This versatility can be clearly exemplified by the metabolic flexibility of the epicellular Cryptosporidia. Indeed, intestinal human parasites Cryptosporidium parvum and C. hominis have undergone reductive evolution of their mitochondrion, leading to the loss of organellar DNA and several key functions (such as the tricarboxylic acid [TCA] cycle and respiratory chain), whereas the closely related gastric parasite of rodents, C. muris, has retained all enzymes of the TCA cycle and most complexes of the respiratory chain [27].

The first RNA-seq analyses of the G. janae oocyst/sporozoite stages provide evidence that this coccidium possesses enzymes implicated in most of the central carbon metabolism [6], resembling the versatile metabolic capabilities of T. gondii rather than the reduced ones of Cryptosporidium spp. which, however, share with G. janae epicellular localization. These examples highlight potential differences in the nutrients available in each niche and specific adaptions of the parasite to thrive in its environment.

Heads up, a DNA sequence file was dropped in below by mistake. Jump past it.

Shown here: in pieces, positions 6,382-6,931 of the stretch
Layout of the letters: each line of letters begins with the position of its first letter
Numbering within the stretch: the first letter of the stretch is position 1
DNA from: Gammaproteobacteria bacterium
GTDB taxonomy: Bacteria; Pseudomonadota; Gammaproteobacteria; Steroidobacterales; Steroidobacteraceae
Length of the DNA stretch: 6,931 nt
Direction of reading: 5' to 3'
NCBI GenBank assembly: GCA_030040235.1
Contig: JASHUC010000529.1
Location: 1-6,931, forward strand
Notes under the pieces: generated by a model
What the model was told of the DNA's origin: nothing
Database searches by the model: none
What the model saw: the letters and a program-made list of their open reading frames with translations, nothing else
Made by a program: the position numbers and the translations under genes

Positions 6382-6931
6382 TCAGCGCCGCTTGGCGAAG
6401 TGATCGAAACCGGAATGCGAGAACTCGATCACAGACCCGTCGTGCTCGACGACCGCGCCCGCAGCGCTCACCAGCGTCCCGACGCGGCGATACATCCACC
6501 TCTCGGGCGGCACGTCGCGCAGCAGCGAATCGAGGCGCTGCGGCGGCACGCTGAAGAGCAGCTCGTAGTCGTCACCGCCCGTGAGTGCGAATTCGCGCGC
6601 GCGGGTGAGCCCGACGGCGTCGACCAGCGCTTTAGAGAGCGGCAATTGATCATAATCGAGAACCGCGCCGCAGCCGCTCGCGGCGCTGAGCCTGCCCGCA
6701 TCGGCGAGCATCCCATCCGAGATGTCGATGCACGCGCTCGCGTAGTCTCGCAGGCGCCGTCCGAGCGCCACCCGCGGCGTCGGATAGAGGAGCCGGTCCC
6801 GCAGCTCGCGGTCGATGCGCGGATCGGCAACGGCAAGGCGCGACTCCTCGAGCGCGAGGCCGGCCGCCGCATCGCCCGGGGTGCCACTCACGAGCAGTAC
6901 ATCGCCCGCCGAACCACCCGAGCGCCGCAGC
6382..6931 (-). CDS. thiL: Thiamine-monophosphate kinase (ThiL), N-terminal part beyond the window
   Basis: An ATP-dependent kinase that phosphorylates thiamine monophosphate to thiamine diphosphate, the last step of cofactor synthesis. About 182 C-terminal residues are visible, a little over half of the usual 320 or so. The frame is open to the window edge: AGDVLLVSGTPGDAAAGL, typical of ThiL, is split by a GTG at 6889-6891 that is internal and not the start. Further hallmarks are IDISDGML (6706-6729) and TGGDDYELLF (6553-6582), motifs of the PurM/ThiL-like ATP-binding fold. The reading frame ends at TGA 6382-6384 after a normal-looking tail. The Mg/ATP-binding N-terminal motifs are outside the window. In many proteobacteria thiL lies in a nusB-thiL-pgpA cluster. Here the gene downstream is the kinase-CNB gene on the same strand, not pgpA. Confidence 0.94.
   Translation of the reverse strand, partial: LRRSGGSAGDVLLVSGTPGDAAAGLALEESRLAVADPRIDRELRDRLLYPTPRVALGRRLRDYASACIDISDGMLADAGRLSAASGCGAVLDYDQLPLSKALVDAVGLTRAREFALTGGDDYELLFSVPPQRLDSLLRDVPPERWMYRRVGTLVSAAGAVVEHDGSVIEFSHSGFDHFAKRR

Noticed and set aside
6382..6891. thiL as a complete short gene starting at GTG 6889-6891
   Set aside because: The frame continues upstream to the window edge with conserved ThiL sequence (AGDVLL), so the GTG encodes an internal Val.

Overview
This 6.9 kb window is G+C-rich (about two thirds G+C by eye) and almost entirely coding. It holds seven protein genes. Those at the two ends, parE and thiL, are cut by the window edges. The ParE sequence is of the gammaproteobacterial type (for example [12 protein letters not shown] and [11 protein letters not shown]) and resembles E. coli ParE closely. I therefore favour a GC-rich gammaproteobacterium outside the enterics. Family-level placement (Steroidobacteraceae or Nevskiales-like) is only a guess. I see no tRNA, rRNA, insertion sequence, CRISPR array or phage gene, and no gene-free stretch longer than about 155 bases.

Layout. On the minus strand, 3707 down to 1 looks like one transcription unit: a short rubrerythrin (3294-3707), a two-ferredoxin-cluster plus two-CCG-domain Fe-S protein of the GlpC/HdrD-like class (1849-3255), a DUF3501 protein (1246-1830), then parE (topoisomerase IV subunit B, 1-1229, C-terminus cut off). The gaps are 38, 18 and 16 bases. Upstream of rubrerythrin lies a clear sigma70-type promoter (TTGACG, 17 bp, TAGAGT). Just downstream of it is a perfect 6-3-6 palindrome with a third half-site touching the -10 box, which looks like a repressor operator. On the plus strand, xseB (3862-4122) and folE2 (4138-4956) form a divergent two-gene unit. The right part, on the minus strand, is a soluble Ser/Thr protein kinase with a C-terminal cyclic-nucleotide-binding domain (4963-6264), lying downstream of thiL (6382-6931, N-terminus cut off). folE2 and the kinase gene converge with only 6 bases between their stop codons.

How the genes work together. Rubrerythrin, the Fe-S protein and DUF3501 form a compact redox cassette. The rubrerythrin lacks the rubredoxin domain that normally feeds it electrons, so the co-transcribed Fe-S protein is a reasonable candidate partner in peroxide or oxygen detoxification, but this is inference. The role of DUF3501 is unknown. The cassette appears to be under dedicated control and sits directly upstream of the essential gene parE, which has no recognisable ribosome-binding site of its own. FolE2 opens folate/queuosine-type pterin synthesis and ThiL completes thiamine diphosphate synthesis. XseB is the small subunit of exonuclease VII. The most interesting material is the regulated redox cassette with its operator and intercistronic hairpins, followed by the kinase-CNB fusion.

In conclusion, the apicomplexans exhibit a remarkable diversity in the strategies they use for acquisition of nutrients, invasion, and interaction with host cells. From the myzocytotic ancestor, the epicellular parasitism seems to have convergently evolved in (1) gregarines + poikilotherm and homeotherm cryptosporidians and in (2) piscine + reptile coccidians, as an adaptation to colonization of different cell types and tissues. Inclusion of the epicellular apicomplexans into comparative genomic analyses, in close future, holds a promise of identifying previously unknown pathways by which these protists execute their manipulative tricks—by subversions of host cellular functions and by metabolic adaptations to the environments they encountered.